Monday, March 28, 2011

Online Bake Sale to Help Japan

UPDATE: This auction ended and raised $ 8269. All proceeds will go to Second Harvest, the first Japanese food bank. Thank you for biding and promoting.


Drop your forks, put down your books, and get ready to click and do some good. If you wondered what you can do to contribute to the Japan disaster relief, query no more. I've got you covered. The lovely Sabrina from The Tomato Tart gathered the talents of over 90 bakers from across the United States and 8 other countries, spread across four continents. These people will bake and auction together in an effort to raise $2500 for disaster relief in Japan. Proceeds from the auction will go to Second Harvest, Japan's first food bank- an organization in dire need of help in the face of very limited daily food supplies.

Wednesday March 30 - starts the Bake Sale for Japan. You can access it by going to

I am proud to participate and contribute the item I bake best - granola. Nearly a year to the date, I explained in this post that I cannot bring myself to share my granola recipe. If you don't remember that story, refresh your recollection by clicking - here.

The granola is still killer and I still cannot give you the recipe. But 6 bags of addicting French Press Memos granola are up for auction. Bid and make me proud. You will love it.

Tuesday, March 22, 2011

Read Now: Blood, Bones, and Butter

After a late night, at 11:17 sharp on an excruciatingly hot Sunday morning in NYC, the bartender at Prune informed us that on Sundays, restaurants were not permitted to serve alcohol until noon. I was crushed but managed not to stab the bartender with my now-indignant glare. That is when I saw her close to the door - blonde, with braided pigtails, and a wickedly confident presence. She looked like she owned the place. Because she did. She didn't get us a drink, but seeing her almost made me forget about it.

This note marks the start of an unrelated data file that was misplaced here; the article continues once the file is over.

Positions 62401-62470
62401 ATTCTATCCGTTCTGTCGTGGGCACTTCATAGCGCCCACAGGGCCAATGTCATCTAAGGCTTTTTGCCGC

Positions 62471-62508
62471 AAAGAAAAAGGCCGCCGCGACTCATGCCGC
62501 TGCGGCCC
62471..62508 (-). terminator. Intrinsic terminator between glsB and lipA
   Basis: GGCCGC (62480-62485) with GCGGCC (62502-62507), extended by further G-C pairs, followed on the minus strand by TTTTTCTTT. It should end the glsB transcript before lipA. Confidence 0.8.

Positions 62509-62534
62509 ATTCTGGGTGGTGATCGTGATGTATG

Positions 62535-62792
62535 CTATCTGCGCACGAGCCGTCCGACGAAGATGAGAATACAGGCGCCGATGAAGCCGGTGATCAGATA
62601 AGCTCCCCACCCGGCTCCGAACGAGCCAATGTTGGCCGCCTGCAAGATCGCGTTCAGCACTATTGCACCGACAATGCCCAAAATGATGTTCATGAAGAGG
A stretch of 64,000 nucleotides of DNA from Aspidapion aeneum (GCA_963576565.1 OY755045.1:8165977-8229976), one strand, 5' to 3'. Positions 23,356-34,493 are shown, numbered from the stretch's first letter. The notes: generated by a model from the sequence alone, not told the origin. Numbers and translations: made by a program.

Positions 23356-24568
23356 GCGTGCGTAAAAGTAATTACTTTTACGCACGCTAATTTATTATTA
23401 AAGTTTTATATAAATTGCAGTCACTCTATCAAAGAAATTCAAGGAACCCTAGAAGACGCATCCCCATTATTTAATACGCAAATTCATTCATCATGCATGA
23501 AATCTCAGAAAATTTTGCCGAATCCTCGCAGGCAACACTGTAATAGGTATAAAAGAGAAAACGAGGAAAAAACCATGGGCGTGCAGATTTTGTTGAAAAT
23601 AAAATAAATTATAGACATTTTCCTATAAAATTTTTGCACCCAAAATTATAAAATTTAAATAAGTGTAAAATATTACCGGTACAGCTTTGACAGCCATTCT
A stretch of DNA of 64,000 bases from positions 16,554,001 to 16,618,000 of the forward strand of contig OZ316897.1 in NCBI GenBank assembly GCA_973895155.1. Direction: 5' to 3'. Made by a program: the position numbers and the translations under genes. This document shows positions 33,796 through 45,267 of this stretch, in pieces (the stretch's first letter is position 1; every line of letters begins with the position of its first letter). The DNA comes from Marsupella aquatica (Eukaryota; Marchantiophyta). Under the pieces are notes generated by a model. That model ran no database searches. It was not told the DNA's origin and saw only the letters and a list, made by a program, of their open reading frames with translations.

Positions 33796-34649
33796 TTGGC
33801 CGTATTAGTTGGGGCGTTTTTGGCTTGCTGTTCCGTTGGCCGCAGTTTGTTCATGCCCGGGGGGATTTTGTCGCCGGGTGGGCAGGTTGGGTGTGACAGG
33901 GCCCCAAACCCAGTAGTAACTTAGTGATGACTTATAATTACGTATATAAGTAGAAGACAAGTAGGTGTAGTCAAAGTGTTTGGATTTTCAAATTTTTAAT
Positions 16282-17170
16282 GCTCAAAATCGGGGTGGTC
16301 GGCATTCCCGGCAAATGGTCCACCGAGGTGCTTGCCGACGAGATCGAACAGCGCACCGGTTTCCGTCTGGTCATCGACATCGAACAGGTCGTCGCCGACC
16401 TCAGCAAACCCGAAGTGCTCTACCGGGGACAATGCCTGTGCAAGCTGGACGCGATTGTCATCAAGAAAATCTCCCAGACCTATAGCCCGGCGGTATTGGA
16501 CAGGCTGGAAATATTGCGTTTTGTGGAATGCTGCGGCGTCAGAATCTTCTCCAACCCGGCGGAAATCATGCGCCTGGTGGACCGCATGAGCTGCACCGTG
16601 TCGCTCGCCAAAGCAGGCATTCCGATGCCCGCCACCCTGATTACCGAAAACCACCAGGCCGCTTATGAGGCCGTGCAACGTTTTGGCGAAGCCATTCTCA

Gabrielle Hamilton is the chef and owner of Prune. She is also the author of Blood, Bones, and Butter, a sharp, fiery, and luring memoir recounting an enchanted food-centric childhood, a mad self-search that ended in owning Prune, and a less-than-conventional approach to relationships, marriage, and family.

[This is not the released book, just an advance copy]

The youngest of five, Hamilton's family set the stage for her later career. She was introduced to from-scratch foods by a charming French mother who inspired a deep respect for food and an undying love of making it. The sensory experience of eating was instilled in her by her father, an artist and free spirit who created magical stories, unforgettable parties, and romanticized memories all revolving around food.

The young Hamilton recounting her childhood is innocent, mesmerized. When her parents announce a sudden divorce, Gabrielle reacts by going into a tailspin of adolescent behavior that eventually takes her to New York City working in questionable bars, using drugs, and barely escaping a criminal prosecution for grand larceny and possession of stolen property.

Woken up to reality, Hamilton goes to college, on and off - searching her calling, working nauseating catering jobs, cooking at a kids' summer camp for Mark Bittman's daughter (the world is so small), and taking a long and enlightening (if not miserable and excruciating) trip to Europe. It is this trip that inspires and tips Hamilton's will into wanting to do food her own way.